The data shows that in 2006, just over one in five households were rented, or 20.6pc.

By the time of the 2016 Census, it had risen by 168,365 to almost 470,000, representing 27.7pc of all households.

But the rise in the number renting from private landlords is even more stark.

In 2006, just under 10pc of homes were rented from private landlords, or 145,317. By 2016, it had more than doubled to 309,728.

This represents 18.2pc of all households.

The highest proportion of people renting their homes is found in Edgeworthstown, Co Longford, at 39.89pc. The highest rate in our cities is in Galway at 35.14pc.

Of 205 towns for which data is available, private rental rates are above the national average of 18.2pc in 148.

The numbers renting from private landlords has risen in all 195 towns for which data is available.

The lowest rate of increase was in Templemore, and the highest in Stamullen. The numbers increased by 100pc or more in 159 towns.

The highest proportion of those renting from a local authority was in Mountrath, Co Laois, at 25pc. More than 20pc of people rent from a council in 10 towns.

But the data also highlights how difficult it is for people to buy a home. The number owning with a mortgage has dropped, with almost 47pc fewer households falling into this category in Bantry, Co Cork, the sharpest drop.

Case Study

A shrinking rental market and inflated prices means accommodation is nothing but a dream for many young people.

I know this because I’ve spent the best part of the past two months trawling through advertisements online in an attempt to rent a room in our capital, with no success. I’m just one of the thousands out there, all in the same boat.

We know this isn’t specific to Dublin, as rents have climbed to record highs across the country. Landlords I speak to say they receive hundreds, some even say close to a thousand, enquiries from prospective tenants within hours of listing their ads online.

Many of them say they have to take them down almost immediately because of the volume of interest. In fact, the whole process has become very close to applying for a job.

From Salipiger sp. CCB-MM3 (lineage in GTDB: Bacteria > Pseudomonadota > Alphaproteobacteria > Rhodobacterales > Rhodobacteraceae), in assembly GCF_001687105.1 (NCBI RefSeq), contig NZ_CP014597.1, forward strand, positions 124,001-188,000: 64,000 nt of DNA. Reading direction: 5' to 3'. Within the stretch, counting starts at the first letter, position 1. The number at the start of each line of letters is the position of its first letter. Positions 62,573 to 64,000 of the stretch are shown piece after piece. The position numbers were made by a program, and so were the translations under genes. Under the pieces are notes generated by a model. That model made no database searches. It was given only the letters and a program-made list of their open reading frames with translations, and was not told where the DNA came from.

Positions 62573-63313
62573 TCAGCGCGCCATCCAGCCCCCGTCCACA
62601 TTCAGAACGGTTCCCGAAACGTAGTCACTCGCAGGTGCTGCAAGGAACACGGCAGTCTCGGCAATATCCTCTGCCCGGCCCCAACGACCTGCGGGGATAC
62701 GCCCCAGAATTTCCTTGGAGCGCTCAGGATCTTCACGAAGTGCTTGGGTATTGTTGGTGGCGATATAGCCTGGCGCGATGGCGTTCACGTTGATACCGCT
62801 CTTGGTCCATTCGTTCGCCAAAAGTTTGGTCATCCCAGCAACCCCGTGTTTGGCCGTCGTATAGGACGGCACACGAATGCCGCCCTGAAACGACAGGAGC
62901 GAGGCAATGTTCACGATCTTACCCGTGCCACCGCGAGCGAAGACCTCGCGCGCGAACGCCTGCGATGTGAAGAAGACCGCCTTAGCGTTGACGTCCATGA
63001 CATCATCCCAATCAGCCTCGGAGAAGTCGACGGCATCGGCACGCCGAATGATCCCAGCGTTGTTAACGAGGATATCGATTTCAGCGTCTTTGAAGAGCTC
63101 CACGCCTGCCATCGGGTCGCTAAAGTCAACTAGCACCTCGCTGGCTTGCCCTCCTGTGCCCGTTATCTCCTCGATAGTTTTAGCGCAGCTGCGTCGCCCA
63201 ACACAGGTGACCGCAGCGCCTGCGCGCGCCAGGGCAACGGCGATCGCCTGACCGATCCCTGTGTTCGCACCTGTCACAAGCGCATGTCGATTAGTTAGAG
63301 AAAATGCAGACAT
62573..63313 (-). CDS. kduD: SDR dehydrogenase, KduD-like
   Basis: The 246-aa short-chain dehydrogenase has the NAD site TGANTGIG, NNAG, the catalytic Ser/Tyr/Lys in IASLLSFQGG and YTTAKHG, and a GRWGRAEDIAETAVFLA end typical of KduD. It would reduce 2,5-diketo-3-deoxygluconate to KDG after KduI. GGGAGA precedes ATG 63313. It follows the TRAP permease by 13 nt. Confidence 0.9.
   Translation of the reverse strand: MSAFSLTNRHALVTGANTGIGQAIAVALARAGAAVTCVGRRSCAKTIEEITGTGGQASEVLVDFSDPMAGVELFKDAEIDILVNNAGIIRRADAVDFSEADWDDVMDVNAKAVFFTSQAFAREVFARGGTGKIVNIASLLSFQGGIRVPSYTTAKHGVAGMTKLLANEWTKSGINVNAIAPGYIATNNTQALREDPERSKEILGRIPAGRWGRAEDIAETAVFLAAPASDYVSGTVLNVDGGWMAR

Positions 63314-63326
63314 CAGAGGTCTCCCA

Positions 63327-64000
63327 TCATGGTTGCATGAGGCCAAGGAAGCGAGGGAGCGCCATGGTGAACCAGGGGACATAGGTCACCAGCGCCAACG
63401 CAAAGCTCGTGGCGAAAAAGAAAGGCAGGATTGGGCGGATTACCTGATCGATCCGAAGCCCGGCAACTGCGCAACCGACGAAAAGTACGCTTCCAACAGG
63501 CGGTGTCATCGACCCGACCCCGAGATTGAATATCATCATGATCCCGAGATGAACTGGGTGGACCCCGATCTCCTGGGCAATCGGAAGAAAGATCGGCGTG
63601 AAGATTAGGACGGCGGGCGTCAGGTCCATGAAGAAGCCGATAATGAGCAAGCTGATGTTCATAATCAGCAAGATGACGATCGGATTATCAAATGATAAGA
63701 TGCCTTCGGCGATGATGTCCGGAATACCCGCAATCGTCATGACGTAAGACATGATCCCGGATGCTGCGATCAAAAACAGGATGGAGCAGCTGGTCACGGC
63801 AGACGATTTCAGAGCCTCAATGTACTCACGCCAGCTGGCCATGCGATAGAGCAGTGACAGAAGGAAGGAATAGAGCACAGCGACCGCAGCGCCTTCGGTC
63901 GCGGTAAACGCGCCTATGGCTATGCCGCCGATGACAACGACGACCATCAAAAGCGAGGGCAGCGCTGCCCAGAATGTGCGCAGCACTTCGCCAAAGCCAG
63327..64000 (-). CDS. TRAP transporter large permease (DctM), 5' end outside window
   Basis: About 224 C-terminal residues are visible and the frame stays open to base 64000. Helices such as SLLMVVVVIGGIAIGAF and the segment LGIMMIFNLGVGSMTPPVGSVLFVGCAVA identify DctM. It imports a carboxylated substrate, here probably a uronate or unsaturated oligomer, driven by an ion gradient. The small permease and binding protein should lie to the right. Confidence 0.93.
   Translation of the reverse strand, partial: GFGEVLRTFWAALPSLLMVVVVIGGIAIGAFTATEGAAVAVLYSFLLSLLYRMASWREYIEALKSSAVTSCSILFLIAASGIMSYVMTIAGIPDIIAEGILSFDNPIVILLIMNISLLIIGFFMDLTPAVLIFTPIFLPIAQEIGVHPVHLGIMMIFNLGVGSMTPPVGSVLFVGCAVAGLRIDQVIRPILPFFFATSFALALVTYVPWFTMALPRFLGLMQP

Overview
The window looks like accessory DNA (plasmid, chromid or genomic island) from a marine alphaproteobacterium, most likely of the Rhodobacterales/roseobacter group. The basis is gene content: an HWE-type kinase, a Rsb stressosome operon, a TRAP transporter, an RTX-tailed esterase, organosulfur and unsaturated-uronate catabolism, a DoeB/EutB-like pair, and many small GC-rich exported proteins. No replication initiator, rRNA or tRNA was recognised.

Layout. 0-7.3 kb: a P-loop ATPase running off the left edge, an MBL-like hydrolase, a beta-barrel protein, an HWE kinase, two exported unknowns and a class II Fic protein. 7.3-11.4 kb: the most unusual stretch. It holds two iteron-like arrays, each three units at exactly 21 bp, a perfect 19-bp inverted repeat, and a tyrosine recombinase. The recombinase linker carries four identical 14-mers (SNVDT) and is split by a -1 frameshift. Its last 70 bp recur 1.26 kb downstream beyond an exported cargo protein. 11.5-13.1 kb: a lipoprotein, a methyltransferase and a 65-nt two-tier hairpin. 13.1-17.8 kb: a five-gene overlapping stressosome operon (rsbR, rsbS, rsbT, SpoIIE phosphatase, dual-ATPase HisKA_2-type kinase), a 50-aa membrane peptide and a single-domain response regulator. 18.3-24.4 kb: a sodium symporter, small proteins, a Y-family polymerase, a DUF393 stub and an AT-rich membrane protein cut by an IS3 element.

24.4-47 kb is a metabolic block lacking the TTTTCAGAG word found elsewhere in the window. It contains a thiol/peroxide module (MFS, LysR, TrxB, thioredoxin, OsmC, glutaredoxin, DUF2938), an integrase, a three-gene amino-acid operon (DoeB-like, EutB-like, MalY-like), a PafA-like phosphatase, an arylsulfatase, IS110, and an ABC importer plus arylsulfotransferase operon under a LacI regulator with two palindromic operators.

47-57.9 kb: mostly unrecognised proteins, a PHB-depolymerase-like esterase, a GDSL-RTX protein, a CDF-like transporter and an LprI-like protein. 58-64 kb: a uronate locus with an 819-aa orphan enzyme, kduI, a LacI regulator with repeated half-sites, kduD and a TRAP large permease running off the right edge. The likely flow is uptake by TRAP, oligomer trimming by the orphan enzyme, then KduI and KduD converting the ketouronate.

They ask for a ‘short bio’ indicating why you would be a good candidate, an opportunity to impress upon the landlord that you are the right fit for their often damp and overcrowded home.

If you fit their ‘criteria’ you are invited for a viewing which feels more like an interview. Bear in mind another 40 other ideal candidates have also been invited.

That’s where you sell yourself to them, all the while knowing there is someone else outside to come in after you to do the same.

And this is against the backdrop of paying huge rents if you are the successful candidate. A double bedroom in a four-bed house is going for up to a €1,000 a month in suburban Dublin.

The alternative is to share a room with another person you’ve never met before, for around €500 a month.

When people ask me why I don’t look for a job outside of Dublin, I have to remind them that this is happening everywhere in the country.

Apart from that, the reality is that working in the media means more than 90pc of jobs are in the Greater Dublin Area. I’m not alone in that either.

The technology sector is another area in which Dublin has locked down a massive proportion of those jobs.

The good news is that I have a four-hour round trip every day to refine my sales pitch for future viewings.

Conor McCrave

Irish Independent